During Doodhwala app’s inception in 2015, micro-delivery was still a virgin segment with a few budding startups. Today, players like Big Basket, Swiggy are scrambling for a lion’s share in this segment. What has changed?
Doodhwala app, specializing in early-morning delivery of farm fresh milk and groceries started in 2015 when there was an app for everything – dating, laundry, grocery – but not a single app for milk delivery. From a modest start of a five person team operating from a room, the company currently has 300 employees with operations across Bengaluru, Pune, and Hyderabad.
Doodhwala alone has over 25,000 customers, and supplies over 30,000 liters of milk a day in just two years. Other micro-delivery players like Daily Ninja, Milk Basket, and recently acquired Rain Can by Bigbasket have demonstrated a fair share of growth in this sector. And this is only scratching the surface. It’s still unclear what a uniquely Indian retailing model potentially serving 100 million+ households will look like.
So what caused the hyper-local delivery segment to boom?
The dis-organised and fragmented milk and daily needs delivery market had always attracted attention from investors, but they was little know-how on how to scale efficiently. Three years ago, companies were not able to demonstrate margins with scale, and as they expanded margins dropped to 3 to 4 percent. Today, however, companies like Doodhwala have understood the nuances of this sector and have a grip on the new consumer consumption patterns.
Ebrahim Akbari, Doodhwala’s Co-Founder, explains that there is only one real grocery problem in India – delivery of fresh milk. Anyone else in the e-grocery space is not solving a core problem, but rather just providing an alternate portal for a customer. Fresh milk is the most perishable item, and the largest single item to be consumed in a person’s grocery list, at around 20 percent of the total spend.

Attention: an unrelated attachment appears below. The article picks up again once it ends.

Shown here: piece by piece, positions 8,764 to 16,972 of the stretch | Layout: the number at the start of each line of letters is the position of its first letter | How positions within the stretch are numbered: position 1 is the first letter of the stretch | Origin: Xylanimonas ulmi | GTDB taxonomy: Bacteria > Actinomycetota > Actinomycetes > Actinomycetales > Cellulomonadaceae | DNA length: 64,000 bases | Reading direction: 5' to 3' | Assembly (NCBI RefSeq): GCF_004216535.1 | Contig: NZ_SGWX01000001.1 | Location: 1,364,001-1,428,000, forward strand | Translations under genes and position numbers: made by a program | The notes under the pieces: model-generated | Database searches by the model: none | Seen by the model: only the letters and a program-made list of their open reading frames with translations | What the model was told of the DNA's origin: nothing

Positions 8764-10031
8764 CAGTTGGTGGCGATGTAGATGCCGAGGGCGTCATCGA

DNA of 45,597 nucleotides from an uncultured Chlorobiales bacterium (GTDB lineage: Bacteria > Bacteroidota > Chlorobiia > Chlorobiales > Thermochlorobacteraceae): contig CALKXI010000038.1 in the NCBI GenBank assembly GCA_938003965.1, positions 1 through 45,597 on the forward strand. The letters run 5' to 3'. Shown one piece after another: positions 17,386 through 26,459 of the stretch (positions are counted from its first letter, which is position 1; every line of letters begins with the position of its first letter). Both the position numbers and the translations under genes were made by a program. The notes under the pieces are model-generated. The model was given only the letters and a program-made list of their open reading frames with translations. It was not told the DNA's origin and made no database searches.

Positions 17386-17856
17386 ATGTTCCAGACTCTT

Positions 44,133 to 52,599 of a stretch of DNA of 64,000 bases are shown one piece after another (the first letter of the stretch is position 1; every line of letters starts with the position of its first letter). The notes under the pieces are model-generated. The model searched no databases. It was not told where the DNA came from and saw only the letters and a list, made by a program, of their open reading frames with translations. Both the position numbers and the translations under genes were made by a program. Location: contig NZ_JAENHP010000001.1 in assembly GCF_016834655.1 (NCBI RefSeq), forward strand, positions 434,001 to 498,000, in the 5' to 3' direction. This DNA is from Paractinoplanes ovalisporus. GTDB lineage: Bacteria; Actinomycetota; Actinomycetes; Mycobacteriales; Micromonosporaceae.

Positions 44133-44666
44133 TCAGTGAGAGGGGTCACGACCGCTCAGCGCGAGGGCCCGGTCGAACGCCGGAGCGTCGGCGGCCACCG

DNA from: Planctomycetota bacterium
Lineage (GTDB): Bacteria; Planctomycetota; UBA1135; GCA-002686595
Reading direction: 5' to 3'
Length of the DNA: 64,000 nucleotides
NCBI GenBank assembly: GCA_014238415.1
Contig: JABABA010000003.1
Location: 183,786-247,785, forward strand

The convenience of ordering milk and daily essentials on a one touch order experiences that apps like Doodhwala provide guarantee stickiness and reduces customer acquisition costs.
With everyone shouting ‘Me, Me, Me’ what lies ahead?
The $300-billion food and grocery segment in India is expected to grow to $1 trillion by 2030. About 98 percent of the consumer market is serviced by an estimated 11 million kirana stores in India. Sounds like a crowded market? Its not.
Milk brands as well are catching up with the consumer changing preferences and are evolving by introducing new varieties such as lactose free fresh milk introduced by Akshaklapya, other several players have emerged in the A2 and organic milk category, as well as we see a new interest in goat milk and camel milk. The future holds promising developments with other entrants vying for consumer attention. What can be assured today is that the consumer seems to the winner here more choices, shopping ease, and affordability.